11 April 2022
The creepiest church in town
While you don’t strictly need a mysterious cult to run a Lovecraftian horror game, you’re kind of missing out without one. This latest addition to the vast library of Call of Cthulhu sourcebooks makes it easy to toss a secret society or ancient brotherhood into your game, whether it’s straight from the book or one of your own creations.
The hefty tome – and it really is a tome; the entire thing clocks in at almost 370 pages - isn’t just about any kind of cult, however. Every single one of them is devoted to the worship of the big, be-tentacled horror himself, Cthulhu. If you’re already familiar with the mythos you know what kind of stuff this entails, such as human sacrifice and prophetic dreams. If you aren’t, you should be ready to read some pretty nasty stuff.
And, just to be clear, this book deals with some unpleasant content. The practices of the dark worshippers of evil are naturally nasty, but this hits especially hard where they cross over with brainwashing and indoctrination techniques still being used by real-world cults. There’s a hefty content warning at the very front, and it doesn’t kid around.
In any case, it may seem fairly limiting to restrict the focus of the book to just one of the many dark gods present in Call of Cthulhu’s sprawling backstory. However, it doesn’t actually feel restrictive once you get working. One of the advantages of fictional elder entities is that their brain-warped followers can do whatever is plot-appropriate at the time. Unless you have a super-specific goal in mind you can probably slot a Cthulhu-worshipping society into most campaigns.
The info on existing, pre-written cults is divided into two sections. The first of these is aimed at groups playing historically and spans from 2000BC through to the classic Call of Cthulhu setting of the 1920s. It’s filled with information about ancient worship and mysterious groups scattered through the dark and dingy corners of the world. A lot of this acts more as inspiration rather than anything you can stick in your game – unless, of course, you happen to be running a campaign in ancient Ur – but some of the more recent material is more practical.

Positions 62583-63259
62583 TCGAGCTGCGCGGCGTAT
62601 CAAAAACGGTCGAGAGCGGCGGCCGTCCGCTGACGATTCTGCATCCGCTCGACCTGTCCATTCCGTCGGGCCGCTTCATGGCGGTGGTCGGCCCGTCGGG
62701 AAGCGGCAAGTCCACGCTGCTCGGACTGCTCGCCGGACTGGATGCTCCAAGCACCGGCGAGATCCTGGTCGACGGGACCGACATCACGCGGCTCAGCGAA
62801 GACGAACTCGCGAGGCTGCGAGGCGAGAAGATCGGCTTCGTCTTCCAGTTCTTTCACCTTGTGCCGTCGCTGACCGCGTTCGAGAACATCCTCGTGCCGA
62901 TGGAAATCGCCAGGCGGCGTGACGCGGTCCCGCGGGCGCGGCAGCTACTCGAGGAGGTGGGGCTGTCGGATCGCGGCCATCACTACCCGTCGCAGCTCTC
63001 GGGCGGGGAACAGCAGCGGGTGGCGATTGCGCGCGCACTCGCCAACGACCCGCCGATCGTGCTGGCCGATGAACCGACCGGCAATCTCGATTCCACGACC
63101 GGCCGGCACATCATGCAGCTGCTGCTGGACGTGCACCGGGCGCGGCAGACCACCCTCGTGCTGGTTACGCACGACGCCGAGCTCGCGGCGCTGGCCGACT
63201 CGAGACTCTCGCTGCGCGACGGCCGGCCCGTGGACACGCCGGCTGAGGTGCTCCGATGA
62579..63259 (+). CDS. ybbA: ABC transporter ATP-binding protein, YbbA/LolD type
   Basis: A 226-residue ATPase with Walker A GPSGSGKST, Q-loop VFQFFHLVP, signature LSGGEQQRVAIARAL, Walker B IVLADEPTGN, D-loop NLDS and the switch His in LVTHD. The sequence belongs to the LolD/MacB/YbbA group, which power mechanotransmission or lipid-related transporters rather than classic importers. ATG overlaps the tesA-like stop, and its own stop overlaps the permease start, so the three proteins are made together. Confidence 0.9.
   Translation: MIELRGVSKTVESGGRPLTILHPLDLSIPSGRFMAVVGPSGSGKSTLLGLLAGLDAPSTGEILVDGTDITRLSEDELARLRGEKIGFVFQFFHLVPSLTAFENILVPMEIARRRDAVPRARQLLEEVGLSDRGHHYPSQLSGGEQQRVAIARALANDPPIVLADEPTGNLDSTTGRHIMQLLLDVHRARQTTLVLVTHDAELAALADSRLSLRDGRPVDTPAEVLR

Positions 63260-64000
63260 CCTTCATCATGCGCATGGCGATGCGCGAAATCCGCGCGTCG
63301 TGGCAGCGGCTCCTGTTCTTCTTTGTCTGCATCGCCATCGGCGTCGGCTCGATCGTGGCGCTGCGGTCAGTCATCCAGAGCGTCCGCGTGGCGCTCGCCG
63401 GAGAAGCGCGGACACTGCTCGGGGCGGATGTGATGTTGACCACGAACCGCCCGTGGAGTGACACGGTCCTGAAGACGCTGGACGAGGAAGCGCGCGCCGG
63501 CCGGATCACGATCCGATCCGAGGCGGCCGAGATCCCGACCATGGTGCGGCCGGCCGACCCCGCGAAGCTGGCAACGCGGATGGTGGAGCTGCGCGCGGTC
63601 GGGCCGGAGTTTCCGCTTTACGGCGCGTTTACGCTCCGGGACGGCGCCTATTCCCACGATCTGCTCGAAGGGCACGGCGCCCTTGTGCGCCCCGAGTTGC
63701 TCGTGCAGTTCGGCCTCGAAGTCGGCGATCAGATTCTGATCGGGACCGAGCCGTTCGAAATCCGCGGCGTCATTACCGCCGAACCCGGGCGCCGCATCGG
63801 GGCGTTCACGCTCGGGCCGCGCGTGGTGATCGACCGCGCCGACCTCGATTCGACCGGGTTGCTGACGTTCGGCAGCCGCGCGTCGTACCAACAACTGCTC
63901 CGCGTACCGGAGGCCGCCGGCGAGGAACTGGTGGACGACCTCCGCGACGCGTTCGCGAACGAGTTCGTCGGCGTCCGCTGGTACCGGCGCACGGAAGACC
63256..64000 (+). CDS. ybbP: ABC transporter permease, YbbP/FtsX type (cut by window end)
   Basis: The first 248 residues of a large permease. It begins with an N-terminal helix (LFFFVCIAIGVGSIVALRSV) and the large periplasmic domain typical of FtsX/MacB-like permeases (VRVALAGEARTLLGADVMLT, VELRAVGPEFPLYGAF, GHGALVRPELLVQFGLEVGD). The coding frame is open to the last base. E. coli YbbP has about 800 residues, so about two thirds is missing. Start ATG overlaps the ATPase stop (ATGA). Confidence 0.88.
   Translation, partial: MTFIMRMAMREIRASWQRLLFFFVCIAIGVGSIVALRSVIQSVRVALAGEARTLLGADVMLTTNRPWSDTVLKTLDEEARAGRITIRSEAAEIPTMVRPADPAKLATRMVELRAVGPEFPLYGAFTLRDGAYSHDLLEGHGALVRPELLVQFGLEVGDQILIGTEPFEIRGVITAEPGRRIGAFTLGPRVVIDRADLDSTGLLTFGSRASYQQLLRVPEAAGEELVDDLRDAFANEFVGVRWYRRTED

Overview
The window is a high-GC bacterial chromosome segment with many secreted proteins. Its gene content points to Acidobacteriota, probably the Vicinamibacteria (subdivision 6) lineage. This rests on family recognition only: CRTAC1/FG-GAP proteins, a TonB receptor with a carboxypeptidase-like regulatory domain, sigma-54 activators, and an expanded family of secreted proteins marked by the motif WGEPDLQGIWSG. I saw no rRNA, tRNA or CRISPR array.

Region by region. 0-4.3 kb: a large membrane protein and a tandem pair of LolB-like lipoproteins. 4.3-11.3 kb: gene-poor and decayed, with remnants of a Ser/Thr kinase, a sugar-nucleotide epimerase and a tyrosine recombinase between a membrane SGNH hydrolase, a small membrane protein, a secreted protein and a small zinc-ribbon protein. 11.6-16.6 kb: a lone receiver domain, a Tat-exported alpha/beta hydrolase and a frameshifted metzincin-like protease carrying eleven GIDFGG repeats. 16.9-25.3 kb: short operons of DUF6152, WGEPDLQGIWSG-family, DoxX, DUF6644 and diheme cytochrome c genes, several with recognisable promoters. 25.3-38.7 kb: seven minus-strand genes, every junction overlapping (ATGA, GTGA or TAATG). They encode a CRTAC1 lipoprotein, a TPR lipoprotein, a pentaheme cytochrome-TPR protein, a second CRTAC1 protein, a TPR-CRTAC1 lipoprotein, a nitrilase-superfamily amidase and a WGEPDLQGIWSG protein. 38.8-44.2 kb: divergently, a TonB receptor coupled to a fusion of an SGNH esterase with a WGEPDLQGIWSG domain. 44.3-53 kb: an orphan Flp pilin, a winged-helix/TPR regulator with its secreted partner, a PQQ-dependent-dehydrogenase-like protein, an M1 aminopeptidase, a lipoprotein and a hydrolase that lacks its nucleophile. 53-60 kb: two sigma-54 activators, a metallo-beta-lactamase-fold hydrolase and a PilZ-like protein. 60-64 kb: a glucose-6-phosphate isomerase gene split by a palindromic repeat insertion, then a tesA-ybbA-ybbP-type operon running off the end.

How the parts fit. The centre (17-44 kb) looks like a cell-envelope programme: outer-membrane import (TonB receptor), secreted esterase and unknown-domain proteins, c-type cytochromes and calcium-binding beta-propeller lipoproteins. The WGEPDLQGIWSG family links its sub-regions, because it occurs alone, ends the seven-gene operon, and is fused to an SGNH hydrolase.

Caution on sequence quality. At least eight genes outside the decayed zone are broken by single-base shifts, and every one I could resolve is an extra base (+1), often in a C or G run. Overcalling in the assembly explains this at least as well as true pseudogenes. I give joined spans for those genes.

The second is set much closer to the modern-day. It imagines how Cthulhu worship might have adapted to trends such as prog rock, LSD and a thinly-veiled take on Scientology. The results are solid, and easy to slip into whatever kind of story you have planned.
Most of the cults – both modern and historical – only get a quick write-up. About a half-dozen of the most interesting and powerful ones, however, get a detailed run-down that spans several pages. This doesn’t just provide background details and biographies of important NPCs, but also a pile of stat blocks and rules.
Honestly, you could very easily take one of these major cults and use them as the basis for an ongoing campaign. They’re wonderfully well-organised, and it’s easy to see how their myriad agents might drive investigators to paranoia. Which, really, is exactly what you’re looking for in a Call of Cthulhu game.
If you don’t feel like using one of the pre-written cults, this is followed up with a set of guidelines for brewing your own. There are tables for generating shadowy leaders, sources of power and goals. There are even guidelines for thinking about the organisation’s accounting and legal processes. How do they pay bribes, and how do they feed and clothe their legion of robe-clad murderers?
This all sounds as though it should be tedious, but somehow it isn’t. These kinds of details help to bring the cults alive, and offer a whole smorgasbord of ways for the investigators to interact with them beyond tossing a stick of dynamite through the front door.
Once all the cults are well and established, the book offers up a trio of lengthy adventures themed around some of their favourite organisations. These are well-written slices of mystery, and give great examples of how to use cults in your own games.
However, they do take a considerable part of the book as a whole – well over a third of the pagecount – and feel like they could have been split off into their own, scenario-focussed supplement.
Still, this doesn’t stop the book being a thoroughly solid slice of Cthulhu-ey dread. It’s easy enough to use the tools, and the pre-written cults are just as chilling as you’d like. Cults of Cthulhu isn’t the most vital addition to any collection, but it’s definitely not going to go to waste either.
A delightful slice of creepy cults to slip into all kinds of Lovecraftian campaigns
Cults isn’t a must-buy addition to your library of source-books, but it’ll help add depth to your mysteries
Designer: Brendan Conway & Mark Diaz Truman
Publisher: Magpie Games
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